By next summer, a year ahead of the 2018 election, the Progressive Conservative Party aims to have candidates nominated in every single riding in Ontario. To all those thinking of running, PC leader Patrick Brown is sending a message: social conservatives, keep out.
Despite winning the party leadership with significant backing from social conservatives, Brown has vowed to make his party more socially progressive.
He is struggling to make that a reality, as people with strong views against same-sex marriage, abortion and the province's new sex-ed curriculum seek nominations.
- What the nomination of a 19-year-old social conservative means for the PCs
- Patrick Brown leads in polls but there's trouble ahead
During a news conference at Queen's Park on Thursday, Brown spoke at length about his party's process for vetting candidates.
"If your reason for going to Queen's Park would be to push a divisive social issue, then that would be unwelcome," he said. "People can have their private religious views, but just know where I stand and what the focus of our party is."
That focus includes jobs, hydro rates, and cutting government waste, said Brown. He said many potential candidates are expressing interest in running for the PCs and "the vast, vast, vast majority have no interest in revisiting social issues."
It's essential for Brown, if he wants to become premier of Ontario, to keep his party away from politically toxic causes like de-funding abortion or questioning same-sex marriage. Pollsters suggest too few Ontarians hold conservative views on social issues to make it a path to electoral victory.
A poll published last month by Forum Research found 70 per cent of Ontarians approve of legalized abortion and 71 per cent support for same-sex marriage. The same polling found only 33 per cent of Ontarians oppose the new sex-ed curriculum.
"The province is not socially conservative," said Lorne Bozinoff, president of Forum Research, adding that it's "absolutely crucial" for Brown to shed that label.
Bozinoff told me in an interview that the PCs must reach beyond their base of about 30 per cent of the electorate and appeal to other voters to win a majority. "Those voters are centrist. They don't react well to social conservatism," he said.
The Liberals continue to do everything they can to paint Brown with that brush.
Brown's 'big conversion'
"Patrick Brown, until recent months, was a strong social-conservative himself," the Liberal campaign co-chair, deputy premier Deb Matthews, told reporters at Queen's Park last week.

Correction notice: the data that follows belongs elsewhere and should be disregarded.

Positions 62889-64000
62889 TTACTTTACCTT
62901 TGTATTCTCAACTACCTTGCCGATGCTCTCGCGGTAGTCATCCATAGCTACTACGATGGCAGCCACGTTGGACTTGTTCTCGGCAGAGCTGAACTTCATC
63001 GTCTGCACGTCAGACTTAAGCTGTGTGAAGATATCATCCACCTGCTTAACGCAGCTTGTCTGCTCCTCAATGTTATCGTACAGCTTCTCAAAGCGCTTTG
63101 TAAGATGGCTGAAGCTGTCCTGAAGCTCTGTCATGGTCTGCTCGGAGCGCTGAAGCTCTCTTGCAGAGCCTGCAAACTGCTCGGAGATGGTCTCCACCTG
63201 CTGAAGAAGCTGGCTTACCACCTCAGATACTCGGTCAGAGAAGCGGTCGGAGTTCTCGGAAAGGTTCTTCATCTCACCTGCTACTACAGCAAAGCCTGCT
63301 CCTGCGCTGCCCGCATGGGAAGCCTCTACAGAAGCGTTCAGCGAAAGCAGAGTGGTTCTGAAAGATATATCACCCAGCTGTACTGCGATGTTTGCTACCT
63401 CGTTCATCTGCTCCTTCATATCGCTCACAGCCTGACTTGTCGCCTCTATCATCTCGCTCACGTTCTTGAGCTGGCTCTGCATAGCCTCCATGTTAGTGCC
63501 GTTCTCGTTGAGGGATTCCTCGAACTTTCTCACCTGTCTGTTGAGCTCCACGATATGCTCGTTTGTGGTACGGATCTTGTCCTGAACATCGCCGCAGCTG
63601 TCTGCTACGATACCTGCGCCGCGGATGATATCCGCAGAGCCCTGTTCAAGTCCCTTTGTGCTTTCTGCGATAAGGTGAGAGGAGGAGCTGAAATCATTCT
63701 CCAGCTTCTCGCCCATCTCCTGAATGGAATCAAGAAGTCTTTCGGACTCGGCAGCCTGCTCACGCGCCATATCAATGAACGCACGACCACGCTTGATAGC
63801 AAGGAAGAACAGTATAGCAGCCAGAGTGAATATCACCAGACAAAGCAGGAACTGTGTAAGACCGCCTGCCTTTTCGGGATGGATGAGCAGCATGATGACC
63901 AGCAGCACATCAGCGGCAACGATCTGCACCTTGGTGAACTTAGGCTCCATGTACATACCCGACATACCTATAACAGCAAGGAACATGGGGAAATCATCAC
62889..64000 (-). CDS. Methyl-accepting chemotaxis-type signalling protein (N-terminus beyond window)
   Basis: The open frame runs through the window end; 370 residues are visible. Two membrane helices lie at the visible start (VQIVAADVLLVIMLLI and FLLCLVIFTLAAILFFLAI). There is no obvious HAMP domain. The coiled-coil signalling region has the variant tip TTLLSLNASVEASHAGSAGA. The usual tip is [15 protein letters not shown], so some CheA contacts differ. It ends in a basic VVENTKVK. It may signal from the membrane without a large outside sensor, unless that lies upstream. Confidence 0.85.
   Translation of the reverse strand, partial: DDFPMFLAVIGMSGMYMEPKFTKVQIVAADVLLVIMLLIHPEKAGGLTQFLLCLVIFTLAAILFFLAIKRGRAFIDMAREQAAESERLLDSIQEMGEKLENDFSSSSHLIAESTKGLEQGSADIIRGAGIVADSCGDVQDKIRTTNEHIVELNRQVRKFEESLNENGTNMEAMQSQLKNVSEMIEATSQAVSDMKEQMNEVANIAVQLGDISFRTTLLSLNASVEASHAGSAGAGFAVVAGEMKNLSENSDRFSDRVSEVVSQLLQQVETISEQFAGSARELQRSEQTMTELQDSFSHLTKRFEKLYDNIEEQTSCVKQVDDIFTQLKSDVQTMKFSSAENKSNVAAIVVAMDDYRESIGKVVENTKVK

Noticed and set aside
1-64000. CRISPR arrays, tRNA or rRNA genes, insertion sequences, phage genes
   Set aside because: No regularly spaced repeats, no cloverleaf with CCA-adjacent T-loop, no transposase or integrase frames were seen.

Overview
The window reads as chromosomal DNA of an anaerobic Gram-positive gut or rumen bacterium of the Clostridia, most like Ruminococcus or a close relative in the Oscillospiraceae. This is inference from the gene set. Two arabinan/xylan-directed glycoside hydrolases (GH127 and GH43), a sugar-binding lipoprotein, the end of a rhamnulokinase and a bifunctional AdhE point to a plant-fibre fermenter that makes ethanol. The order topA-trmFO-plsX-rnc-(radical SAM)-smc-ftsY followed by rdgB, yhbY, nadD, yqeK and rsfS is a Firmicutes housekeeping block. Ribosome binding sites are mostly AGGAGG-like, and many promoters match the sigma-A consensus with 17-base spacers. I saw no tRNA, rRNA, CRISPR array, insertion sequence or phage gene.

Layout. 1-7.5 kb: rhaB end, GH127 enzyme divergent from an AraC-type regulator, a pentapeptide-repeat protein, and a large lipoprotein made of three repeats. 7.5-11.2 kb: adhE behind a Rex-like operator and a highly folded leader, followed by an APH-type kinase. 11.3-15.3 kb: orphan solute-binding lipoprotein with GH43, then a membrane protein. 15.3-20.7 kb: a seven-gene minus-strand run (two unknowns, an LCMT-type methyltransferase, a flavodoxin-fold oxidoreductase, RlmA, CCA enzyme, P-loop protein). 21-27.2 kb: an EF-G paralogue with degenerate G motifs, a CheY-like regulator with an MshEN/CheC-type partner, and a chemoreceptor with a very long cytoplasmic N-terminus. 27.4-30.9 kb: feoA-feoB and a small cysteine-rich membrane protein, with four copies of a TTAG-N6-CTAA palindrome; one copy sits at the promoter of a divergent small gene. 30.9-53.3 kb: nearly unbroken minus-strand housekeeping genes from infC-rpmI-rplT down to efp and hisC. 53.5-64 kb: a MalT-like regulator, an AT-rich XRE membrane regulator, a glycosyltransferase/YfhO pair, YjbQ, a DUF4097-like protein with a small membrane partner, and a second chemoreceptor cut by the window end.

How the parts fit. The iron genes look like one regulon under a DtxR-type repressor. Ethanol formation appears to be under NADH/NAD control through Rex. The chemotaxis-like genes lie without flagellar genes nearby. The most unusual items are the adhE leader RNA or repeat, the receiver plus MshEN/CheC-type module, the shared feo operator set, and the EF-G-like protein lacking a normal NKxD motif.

"This is who he was until he had this big conversion," Matthews said, pointing to his record as a backbench MP in Ottawa during the Stephen Harper years. "He voted to reopen the debate on same-sex marriage, voted to open the debate on abortion. He has a long history of aligning himself with social conservative organizations."
Brown doesn't like to talk about that voting record, preferring instead to mention how he became the first Ontario PC leader to lead an official delegation in Toronto's Pride Parade.
He calls the Liberal efforts to label him a social conservative "desperate diversion tactics."
"The shoe doesn't fit," Brown said. "When I get up every day in the Legislature asking questions my focus is on the financial health of Ontario."
The Liberals are "trying to demonize me," said Brown. "They're embarrassed at their own record and so their only path is to demonize their opponents."
Brown's efforts to portray himself as socially progressive weren't helped by the surprise nomination in Niagara West - Glanbrook of Sam Oosterhoff, a 19-year-old who opposes abortion, and has criticized the sex-ed curriculum and a bill improving the parental rights of same-sex couples.
But since being sworn in as an MPP on Nov. 30, Oosterhoff has refused to take the bait on any social issue, suggesting the leader and the party have told him to tread carefully.
Since Oosterhoff won his nomination in October, the PC party has rejected the candidacies of at least two people with strong socially conservative views. The party refuses to reveal the grounds for rejection.
"If someone is disqualified, it's for very legitimate reasons," Brown said. "If they have something in their past that is not part of the direction we're taking, that would embarrass the party, they're not going to be approved as a candidate. We have the right to do that."